On the other hand, Carmelo has been described as the type of player who only wants to win games if he is seen as the centerpiece of the team. For instance, according to an ESPN the Magazine, he was angry that Jeremy Lin was getting all the attention from the fans and media for leading the team on a winning streak while he was out with a groin injury. In fact, sources close to many Knick players said: “Carmelo’s dream was to go to New York and be the man…….. and all of a sudden this little guy nobody’s ever heard of is living his dream”. As a result, for Carmelo to waive his no-trade clause, a team would need to tell him that he would be the primary offensive option. If a team were to keep this promise, they would have to implement an offensive system that is heavily dependent on isolation basketball. For instance, the team would have Carmelo post up in the mid to low block which would allow him to use his body to back up the defender thus creating the separation for the turn around jumper. Although Carmelo likes to post up, there are occasions when he will receive the ball on the perimeter and call for the screen. Once the screen is set, he will attempt to go over it and shoot the jumper. This type of system would give him an opportunity to put up big offensive numbers which would lead the media and fans to heap praise upon him because they only pay attention to the offensive side of the floor. While this system is beneficial for him, his teammates have a difficult time getting wide open shots. This is because Carmelo rarely attacks the basket which means a defender has to cover less ground to get back to his man if he decides to help on Carmelo.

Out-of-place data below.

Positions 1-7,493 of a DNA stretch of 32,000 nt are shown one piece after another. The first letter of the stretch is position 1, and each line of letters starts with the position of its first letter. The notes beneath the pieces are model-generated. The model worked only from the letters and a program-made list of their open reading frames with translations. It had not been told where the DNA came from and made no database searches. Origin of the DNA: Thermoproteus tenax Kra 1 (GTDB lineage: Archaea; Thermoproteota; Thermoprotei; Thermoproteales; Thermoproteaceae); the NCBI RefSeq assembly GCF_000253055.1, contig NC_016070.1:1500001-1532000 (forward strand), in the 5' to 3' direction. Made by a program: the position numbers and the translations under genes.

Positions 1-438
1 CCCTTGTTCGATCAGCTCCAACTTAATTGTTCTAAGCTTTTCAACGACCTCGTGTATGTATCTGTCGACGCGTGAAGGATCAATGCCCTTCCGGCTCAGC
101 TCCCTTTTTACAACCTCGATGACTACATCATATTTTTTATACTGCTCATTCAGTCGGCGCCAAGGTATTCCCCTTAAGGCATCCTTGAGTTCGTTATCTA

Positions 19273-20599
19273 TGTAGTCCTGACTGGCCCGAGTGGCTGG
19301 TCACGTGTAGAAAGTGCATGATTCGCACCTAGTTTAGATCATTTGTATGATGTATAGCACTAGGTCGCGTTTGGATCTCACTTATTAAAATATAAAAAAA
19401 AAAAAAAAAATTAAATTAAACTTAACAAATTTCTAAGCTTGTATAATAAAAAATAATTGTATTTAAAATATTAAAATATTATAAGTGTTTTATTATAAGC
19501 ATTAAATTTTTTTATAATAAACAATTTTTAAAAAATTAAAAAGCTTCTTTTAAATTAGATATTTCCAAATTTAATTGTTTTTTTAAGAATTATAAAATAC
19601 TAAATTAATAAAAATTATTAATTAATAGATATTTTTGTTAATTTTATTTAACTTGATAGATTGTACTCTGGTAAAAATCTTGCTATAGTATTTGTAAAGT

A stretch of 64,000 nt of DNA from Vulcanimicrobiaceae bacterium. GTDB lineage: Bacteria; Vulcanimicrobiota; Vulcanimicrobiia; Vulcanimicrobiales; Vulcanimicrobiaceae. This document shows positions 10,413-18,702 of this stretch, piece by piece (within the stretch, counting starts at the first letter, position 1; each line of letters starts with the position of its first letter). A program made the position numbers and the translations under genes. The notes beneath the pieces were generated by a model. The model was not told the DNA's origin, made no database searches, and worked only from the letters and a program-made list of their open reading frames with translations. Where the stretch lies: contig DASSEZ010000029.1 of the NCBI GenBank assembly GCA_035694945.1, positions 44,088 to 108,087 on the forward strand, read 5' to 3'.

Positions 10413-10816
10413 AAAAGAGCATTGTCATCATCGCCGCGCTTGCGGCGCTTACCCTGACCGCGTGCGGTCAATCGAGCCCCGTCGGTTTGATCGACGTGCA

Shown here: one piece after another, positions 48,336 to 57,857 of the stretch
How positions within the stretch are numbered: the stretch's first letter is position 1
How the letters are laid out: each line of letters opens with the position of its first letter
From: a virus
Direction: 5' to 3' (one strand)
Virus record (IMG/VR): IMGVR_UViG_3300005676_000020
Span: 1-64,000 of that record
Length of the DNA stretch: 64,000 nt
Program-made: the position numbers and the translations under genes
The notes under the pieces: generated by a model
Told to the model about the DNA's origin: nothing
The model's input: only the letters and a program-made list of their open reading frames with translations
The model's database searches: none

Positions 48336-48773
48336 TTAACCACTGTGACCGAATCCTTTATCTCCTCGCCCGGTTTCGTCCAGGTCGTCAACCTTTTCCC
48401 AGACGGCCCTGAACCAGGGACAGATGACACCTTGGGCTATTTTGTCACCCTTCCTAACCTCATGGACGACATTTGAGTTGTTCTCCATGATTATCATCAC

In conclusion, all of these players are used to having the ball in their hands for a significant amount of time. As a result, they would need at least one season to figure out where everyone is supposed to be on the court and to develop chemistry. For instance, there would be many possessions in the early portions of the first season, where one player will bring the ball up the floor and hold it for the majority of the shot clock. Meanwhile, the other two players are standing behind the three point line acting as spot up shooters. This is because the trio will need multiple games to develop timing as to when they should move without the ball and where to end up.  Unfortunately, Lebron can’t afford to waste a season because he is currently in the back end of his prime as he will turn 33 years old next season. Therefore, I believe that the Cavaliers will keep their core intact and make adjustments to the cast of role players.